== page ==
In the private practice of law, law firm leaders must be successful at client development. At least in this day and age, it's nigh impossible to have any influence on law firm management or leadership without a solid book of business. There are few shortcuts to that pre-requisite; a lawyer can't lead or influence other lawyers without a client base that has been developed with strong legal skills and hard-earned client trust. Maybe in a utopian universe law firm leadership would focus more on competence and training in business and professional management skills, but today's reality looks to those skills only as an afterthought to the size of the book.
So today's post is about developing that book of business. My friends know that I have a somewhat lame approach to organizing my thoughts for speaking engagements. When pressed for time or at a loss creatively, I just go back to that old standby--a top ten list. Sometimes they are unintentionally funny. Sometimes they are just boring. This one I think is more the latter, but might be useful to someone out there anyway.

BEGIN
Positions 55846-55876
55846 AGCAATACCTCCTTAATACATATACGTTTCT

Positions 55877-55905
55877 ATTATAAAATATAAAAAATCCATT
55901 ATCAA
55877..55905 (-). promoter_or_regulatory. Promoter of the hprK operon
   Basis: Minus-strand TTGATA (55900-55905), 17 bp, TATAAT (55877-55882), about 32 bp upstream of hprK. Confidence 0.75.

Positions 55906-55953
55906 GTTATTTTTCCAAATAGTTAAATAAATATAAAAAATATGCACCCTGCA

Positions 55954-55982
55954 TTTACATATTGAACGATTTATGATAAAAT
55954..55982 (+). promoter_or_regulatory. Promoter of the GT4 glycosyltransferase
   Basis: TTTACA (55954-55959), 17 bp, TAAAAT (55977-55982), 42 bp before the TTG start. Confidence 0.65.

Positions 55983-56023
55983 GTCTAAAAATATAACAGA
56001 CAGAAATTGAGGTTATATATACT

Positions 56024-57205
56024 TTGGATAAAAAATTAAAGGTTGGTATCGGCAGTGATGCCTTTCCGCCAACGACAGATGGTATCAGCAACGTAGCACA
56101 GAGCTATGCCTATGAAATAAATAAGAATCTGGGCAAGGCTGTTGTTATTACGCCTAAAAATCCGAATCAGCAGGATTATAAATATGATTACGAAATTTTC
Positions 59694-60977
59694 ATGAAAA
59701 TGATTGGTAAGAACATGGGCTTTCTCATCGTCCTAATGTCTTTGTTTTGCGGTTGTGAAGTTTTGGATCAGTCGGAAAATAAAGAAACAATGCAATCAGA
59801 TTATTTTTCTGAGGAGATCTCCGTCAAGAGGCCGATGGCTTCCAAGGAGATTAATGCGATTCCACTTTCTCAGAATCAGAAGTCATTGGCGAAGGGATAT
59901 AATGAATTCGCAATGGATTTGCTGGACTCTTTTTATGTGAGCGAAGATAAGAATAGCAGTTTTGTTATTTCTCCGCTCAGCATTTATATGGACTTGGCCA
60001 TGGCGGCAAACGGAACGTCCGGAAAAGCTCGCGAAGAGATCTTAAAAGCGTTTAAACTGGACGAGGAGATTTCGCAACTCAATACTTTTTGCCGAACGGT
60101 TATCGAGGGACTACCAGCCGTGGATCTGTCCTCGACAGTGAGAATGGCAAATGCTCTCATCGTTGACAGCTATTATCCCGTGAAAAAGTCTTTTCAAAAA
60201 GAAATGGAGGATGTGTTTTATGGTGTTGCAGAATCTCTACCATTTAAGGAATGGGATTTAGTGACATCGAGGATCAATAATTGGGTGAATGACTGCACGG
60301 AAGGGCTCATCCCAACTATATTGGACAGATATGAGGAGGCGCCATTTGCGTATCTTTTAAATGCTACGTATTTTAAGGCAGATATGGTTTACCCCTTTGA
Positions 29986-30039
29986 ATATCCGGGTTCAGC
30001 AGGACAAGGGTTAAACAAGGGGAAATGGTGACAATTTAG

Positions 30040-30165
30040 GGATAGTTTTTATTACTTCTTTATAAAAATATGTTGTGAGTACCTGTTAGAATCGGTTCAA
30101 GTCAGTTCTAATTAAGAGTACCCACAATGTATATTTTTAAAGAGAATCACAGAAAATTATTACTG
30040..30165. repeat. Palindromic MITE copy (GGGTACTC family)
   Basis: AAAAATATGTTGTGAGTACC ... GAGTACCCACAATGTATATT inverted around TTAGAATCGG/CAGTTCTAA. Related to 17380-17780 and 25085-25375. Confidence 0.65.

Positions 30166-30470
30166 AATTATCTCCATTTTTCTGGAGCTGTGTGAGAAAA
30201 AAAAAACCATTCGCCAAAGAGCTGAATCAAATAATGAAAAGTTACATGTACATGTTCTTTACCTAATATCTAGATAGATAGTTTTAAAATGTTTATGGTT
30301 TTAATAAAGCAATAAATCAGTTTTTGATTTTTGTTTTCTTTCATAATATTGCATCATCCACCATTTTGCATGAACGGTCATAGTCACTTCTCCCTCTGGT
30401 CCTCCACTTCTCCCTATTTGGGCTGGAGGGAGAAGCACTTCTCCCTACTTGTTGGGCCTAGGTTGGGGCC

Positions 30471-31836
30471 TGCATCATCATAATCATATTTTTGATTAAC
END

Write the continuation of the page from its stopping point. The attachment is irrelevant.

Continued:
My friends also know that my inspirations often arrive when I am out in the barn. In any event, I came up with this graphic approach to business development and a training scale when I was first learning about equine dressage. Those of you who ride are probably familiar with the classical training scale for riding horses that is often illustrated as a pyramid of training with rhythm and regularity at the base, upon which are built relaxation, contact, impulsion, straightness and then at the highest level of training, collection. See http://http//www.artofriding.com/articles/trainingscale.html for an accurate explanation of the equine training scale.
In any event, it occurred to me at the time that successful business development can be viewed in a similar pyramid of development. Here is my pyramid of training for a lawyer's business development skills, and the top ten list of ways to build it.
Next Up: Rose, or The Importance of a Personal Life